You are 16 years old and you come home from a long, hard day at school, teachers hassling you all day about schoolwork, classmates teasing you about the old T-shirt you wore today. At home, you get screamed at about cleaning your room by a parent or guardian who has also had a long day at work. You feel overwhelmed and just want to get away. So you pack a bag with some clothes and you head over to a friend’s house without telling anyone. You have just run away from home.
Your parent or guardian comes in to check the cleaning of your room and finds you gone. She looks around the house, checks outside, and calls your friends and family who live nearby, but no one has seen you.
On the Salt River Pima-Maricopa Indian Community, the first thing a parent or guardian should do if a child may have run away from home is to call the Salt River Police Department. The police will file a report and keep an eye out for the child. The information is passed on to detectives, who will follow up with the parents or guardians on the status of the child. Friends and family members will be contacted to see if they know where the child may be in an effort to get the child home safely.
According to the SRPD, three to five runaways are reported each week. Over the past year there were about 100 runaways on the Community.
“Children run away for a few reasons,” said SRPD officer Chris Davis. “They want to hang out with friends, may encounter abuse at home, dislike the rules at home, get in trouble (poor grades or not doing chores), and they might have a boyfriend or girlfriend or just want to go to parties.”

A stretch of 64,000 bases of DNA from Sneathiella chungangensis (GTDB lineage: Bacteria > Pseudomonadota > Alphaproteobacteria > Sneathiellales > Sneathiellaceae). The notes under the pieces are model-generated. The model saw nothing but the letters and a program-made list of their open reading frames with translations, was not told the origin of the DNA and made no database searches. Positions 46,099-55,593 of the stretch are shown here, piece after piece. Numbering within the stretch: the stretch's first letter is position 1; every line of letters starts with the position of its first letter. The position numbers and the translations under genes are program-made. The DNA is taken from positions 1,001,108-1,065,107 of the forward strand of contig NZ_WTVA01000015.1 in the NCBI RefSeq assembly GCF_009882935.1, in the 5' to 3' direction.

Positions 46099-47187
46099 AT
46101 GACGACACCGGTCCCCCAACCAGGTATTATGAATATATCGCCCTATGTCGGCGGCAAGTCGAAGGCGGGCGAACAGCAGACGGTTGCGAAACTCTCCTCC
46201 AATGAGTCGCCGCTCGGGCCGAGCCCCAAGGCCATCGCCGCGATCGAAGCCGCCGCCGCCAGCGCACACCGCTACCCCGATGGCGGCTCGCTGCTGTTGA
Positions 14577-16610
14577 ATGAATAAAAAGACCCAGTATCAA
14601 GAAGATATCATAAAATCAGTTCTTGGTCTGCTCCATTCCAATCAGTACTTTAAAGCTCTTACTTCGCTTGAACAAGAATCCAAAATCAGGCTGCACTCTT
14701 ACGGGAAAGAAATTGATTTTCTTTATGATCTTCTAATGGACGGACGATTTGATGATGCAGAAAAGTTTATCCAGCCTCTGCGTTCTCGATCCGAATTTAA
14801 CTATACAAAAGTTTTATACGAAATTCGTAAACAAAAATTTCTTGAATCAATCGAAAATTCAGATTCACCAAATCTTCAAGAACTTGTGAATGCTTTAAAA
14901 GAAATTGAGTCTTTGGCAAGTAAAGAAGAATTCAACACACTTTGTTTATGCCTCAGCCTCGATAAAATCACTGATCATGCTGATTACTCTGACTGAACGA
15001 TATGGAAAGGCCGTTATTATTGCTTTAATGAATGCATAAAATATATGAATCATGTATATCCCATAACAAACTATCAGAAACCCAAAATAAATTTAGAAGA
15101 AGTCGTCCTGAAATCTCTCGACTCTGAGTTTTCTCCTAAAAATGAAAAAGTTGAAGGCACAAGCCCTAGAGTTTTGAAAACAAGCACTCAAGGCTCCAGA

Signs that might lead up to a child running away include becoming withdrawn, truancy issues at school, a change of behavior, coming home late, a new set of friends and poor grades. Parents can attempt to prevent children from running away by talking to them and explaining the dangers of running away. It’s important for parents to be involved with their children’s daily activities, whether it’s sports or their friends, and to keep tabs on what their kids are doing on social media.
“I think a big thing is letting your child know they can talk to you, whether it’s a fight with a friend or boyfriend/girlfriend issues,” said Davis. “I know it’s difficult for teenagers, but they must understand that they can go to a guardian, parent or someone they can trust to talk to about concerns, issues or problems they may be having.”
Parents can also call a crisis center or a family or friend who has a good relationship the child. They too can encourage the child to talk, asking him or her how the day is going and stressing that they care if that child continues to run away.
“Runaways can become victims of serious crimes such as assaults and homicides,” as well as getting involved with gangs, prostitution and drugs, said Davis.
If a child has a pattern of running away, there are consequences. He or she can be charged with a curfew violation if found outside between the hours of 10 p.m. and 6 a.m. without permission. Anyone caught harboring a runaway minor can also be charged with failure to report a runaway and could face jail time or fines.
Before running away becomes a problem, parents can seek counseling and other help through some Community programs offered by the Behavioral Health Department.
“There is nothing wrong with the parents or guardians asking for help. A counselor can talk with the parent and the child and try to make that relationship stronger,” said Davis.
“The main thing is to stress that the Community’s priority is the children, and anyone who fails to report a runaway or keeps important information from police officers will be charged with harboring a runaway child,” said Davis, noting two important things he would like Community parents to know.
Don’t be afraid of being a “snitch” or of retaliation; anyone with information about a runaway can contact the SRPD and remain anonymous. “Our goal is to find the child and bring him or her back safely before they fall into drugs, gangs, fighting and other serious problems.Obviously, if a child is running away, there is some type of issue going on. The best place for them to [work out the problem] is at home; if [the problem is within the home itself], that’s even more reason for us to know, so we can contact Child Protective Services and try to get the child into a safe environment.”